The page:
The psychologist and the homicide detectives in that case had effectively “brainwashed” Brooke into believing her “Uncle Clarence” had actually committed the crimes against her and her grandmother. It was certainly enough to convince a jury to convict Elkins in June of 1999—a conviction that resulted in a life imprisonment with the earliest possible parole date being in 2054.



Elkins’ wife refused to accept her husband’s guilt. She launched a herculean effort to establish her husband’s innocence—an effort that would ultimately be joined by the Ohio Innocence Project. She contacted her sister, Brooke’s mother, with whom she had been estranged since the crime was committed. Melinda learned that Brooke’s mother also had doubts about the child’s identification of “Uncle Clarence.” Other family members had also become convinced of Elkins’ innocence. They joined in the effort to give, as well as raise, money to establish Clarence’s innocence. This family effort led to Brooke recanting her identification in May 2002, but the family support proved damaging in court. In a 54-page ruling on the issue of whether to accept Brooke’s recantation and grant Elkins a new trial, Summit County Judge John Adams discounted the recantation, saying it was tainted because it had been brought about by “family pressure.” He denied Elkins’ motion for a new trial.



A couple weeks before the court hearing on Brooke’s recantation Melinda read a piece in the Akron Beacon Journal about Earl Eugene Mann facing trial for raping three young girls. While the Johnson murder investigation was still in progress, Mann, who had a long history of violence, was arrested for two “strong arm robberies.” He told one of the arresting patrol officers, “why don’t you charge me with the Judy Johnson murder.” As he was required to do, the patrol officer sent a memo to the Homicide Division advising detectives about Mann’s statement. It has never been determined whether the detectives working the Johnson murder case ever saw the memo, but what is certain is that they had by that time become convinced Clarence Elkins was the killer and rapist. They did not want or need another suspect. They were blinded by a “tunnel vision” which had focused exclusively on Elkins.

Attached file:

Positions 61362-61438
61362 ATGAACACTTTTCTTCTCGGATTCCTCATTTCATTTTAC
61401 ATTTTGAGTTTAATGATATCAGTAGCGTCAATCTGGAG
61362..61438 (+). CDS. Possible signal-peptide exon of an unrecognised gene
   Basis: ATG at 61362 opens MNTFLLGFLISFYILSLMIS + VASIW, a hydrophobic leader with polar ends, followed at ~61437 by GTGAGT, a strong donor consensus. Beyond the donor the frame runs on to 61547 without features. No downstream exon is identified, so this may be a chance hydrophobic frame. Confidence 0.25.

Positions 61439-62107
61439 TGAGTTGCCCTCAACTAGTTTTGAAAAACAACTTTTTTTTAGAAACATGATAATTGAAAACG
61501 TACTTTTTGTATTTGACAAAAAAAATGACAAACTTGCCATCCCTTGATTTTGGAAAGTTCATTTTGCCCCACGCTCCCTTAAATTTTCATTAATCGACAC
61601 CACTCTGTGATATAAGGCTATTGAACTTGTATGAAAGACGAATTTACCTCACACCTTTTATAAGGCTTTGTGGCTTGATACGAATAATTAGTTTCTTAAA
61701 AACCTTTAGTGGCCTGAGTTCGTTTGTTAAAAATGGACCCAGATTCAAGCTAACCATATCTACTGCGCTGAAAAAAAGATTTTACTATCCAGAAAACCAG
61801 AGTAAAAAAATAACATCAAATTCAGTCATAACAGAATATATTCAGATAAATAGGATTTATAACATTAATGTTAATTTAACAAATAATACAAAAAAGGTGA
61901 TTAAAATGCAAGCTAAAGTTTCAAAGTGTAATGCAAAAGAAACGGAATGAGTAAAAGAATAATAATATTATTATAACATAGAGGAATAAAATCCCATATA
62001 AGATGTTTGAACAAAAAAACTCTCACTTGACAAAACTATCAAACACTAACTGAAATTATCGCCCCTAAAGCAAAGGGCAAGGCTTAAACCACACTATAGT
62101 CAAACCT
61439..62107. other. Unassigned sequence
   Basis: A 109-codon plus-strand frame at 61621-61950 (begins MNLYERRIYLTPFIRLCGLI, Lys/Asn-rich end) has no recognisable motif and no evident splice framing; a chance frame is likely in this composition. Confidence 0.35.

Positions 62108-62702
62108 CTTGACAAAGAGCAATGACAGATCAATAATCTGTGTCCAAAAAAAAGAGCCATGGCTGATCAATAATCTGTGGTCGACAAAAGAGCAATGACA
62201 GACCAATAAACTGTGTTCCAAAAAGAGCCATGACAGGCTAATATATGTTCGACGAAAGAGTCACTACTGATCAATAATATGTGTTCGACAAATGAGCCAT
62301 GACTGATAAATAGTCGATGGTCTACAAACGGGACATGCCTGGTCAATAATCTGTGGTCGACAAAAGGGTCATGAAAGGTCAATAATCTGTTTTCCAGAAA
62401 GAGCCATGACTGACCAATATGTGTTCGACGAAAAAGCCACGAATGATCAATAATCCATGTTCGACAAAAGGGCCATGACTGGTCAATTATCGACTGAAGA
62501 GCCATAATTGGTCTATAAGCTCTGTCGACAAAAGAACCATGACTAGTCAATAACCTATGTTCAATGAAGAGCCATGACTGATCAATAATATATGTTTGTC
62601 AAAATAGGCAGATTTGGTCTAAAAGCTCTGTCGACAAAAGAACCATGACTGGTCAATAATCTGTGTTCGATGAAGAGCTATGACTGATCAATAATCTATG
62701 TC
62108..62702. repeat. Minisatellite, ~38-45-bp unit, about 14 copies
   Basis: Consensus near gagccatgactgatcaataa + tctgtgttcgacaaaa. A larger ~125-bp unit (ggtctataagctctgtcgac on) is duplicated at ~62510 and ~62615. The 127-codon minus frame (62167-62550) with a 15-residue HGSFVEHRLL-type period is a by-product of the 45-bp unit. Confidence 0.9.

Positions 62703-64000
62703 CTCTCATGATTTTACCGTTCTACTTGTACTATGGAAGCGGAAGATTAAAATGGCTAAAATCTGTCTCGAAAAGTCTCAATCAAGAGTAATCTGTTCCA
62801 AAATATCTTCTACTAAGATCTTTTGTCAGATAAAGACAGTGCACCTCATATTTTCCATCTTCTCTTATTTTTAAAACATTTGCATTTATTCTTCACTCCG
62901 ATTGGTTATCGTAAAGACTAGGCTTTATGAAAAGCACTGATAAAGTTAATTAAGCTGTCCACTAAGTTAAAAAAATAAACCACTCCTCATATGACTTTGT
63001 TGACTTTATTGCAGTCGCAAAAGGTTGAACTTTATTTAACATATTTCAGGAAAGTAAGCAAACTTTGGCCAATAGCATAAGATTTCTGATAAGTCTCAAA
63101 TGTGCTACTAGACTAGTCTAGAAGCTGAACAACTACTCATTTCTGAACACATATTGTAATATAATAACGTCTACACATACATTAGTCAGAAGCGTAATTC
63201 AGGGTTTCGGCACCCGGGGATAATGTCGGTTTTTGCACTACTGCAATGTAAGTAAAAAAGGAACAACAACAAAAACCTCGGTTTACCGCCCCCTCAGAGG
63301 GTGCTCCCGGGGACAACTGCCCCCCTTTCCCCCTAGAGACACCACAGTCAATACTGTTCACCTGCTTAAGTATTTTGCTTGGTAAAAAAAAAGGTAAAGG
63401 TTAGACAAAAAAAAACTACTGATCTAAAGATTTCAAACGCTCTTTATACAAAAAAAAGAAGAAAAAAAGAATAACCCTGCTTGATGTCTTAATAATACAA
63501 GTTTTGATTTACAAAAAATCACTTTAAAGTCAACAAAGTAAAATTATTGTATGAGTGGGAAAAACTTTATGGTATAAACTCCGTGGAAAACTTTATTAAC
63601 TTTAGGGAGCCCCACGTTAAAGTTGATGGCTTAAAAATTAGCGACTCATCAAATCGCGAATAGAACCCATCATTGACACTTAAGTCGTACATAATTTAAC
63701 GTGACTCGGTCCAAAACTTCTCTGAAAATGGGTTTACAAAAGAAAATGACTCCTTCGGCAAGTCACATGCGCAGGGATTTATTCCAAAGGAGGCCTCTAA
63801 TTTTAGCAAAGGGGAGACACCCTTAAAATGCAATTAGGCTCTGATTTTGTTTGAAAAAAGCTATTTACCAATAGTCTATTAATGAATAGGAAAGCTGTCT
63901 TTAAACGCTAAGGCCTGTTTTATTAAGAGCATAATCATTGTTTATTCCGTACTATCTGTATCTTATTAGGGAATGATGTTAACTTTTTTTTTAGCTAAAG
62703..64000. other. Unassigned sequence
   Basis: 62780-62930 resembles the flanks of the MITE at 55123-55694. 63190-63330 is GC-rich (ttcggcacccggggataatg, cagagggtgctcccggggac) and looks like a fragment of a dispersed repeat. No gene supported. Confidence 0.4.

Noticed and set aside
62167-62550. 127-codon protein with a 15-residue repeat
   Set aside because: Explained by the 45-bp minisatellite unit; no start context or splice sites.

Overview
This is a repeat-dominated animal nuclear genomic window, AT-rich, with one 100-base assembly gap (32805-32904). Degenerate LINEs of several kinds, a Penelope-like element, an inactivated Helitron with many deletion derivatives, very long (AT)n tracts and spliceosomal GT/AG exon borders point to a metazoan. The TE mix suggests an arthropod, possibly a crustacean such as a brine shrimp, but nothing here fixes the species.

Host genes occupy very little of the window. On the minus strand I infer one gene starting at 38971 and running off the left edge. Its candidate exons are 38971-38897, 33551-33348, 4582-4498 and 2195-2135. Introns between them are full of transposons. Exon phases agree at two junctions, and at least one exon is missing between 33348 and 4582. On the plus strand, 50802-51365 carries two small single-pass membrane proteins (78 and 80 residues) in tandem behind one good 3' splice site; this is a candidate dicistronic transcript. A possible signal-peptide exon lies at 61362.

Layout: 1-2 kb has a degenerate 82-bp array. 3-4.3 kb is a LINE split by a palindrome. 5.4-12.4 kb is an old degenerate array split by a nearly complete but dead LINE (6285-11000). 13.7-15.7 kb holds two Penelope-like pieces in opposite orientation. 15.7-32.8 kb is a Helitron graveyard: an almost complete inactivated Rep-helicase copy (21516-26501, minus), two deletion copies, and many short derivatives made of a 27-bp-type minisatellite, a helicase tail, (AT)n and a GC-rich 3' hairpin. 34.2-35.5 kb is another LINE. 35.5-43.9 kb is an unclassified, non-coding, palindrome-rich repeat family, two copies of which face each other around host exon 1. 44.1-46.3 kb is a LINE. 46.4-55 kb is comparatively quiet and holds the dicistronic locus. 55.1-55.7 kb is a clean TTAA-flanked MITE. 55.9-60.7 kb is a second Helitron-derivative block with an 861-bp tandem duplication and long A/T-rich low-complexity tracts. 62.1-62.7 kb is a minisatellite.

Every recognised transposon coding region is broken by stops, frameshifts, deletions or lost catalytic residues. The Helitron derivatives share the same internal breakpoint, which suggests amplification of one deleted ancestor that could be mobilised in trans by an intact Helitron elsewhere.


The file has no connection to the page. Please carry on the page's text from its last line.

Melinda was not aware of the Mann incriminating statement at the time but she was aware that homicide detectives and crime scene investigators had recovered pubic and head hairs from her mother’s anus and Brooke’s nightgown. Shortly after Brooke recanted her identification, Melinda and the Innocence Project turned to prosecutors in an effort to have the hairs subjected to DNA testing. Prosecutor Michael Carroll resisted their efforts for the testing. By this time Melinda had lost her home, job, and all her savings fighting to prove her husband’s innocence. Then she had to face Carroll telling her that she would have to pay for the DNA tests.



She discovered that such tests cost between $20 and $40 thousand dollars. With the help of the Innocence Project and family members, she raised the money and the DNA testing revealed that the hairs did not belong to Elkins. But that was not enough for either prosecutor Carroll or Judge Judy Hunter, who had been assigned to the case, to grant relief to Elkins. Judge Hunter ruled in July 2005 that the new DNA evidence was not enough to warrant a new trial; that, in effect, the exclusion of Elkins’ DNA at the crime scene did not establish his “actual innocence.”



During the massive post-conviction effort to establish Elkins’ innocence, Melinda and Clarence had become convinced Mann was the actual killer. In a twist of ironic fate, Mann just so happen to be in the same prison with Elkins, the Mansfield Correctional Institution This stroke of incredible luck provided Elkins with an opportunity to secure a cigarette butt he saw Mann discard in a makeshift ashtray. Just days after Elkins got the cigarette butt Mann was transferred out of the prison after he assaulted a fellow prisoner with a lock in a sock. Clarence sent the cigarette butt to Melinda through an Innocence Project attorney. His wife once again managed to raise the money to have the cigarette butt subjected to DNA testing. The results strongly indicated the hairs at the crime scene belonged to Mann.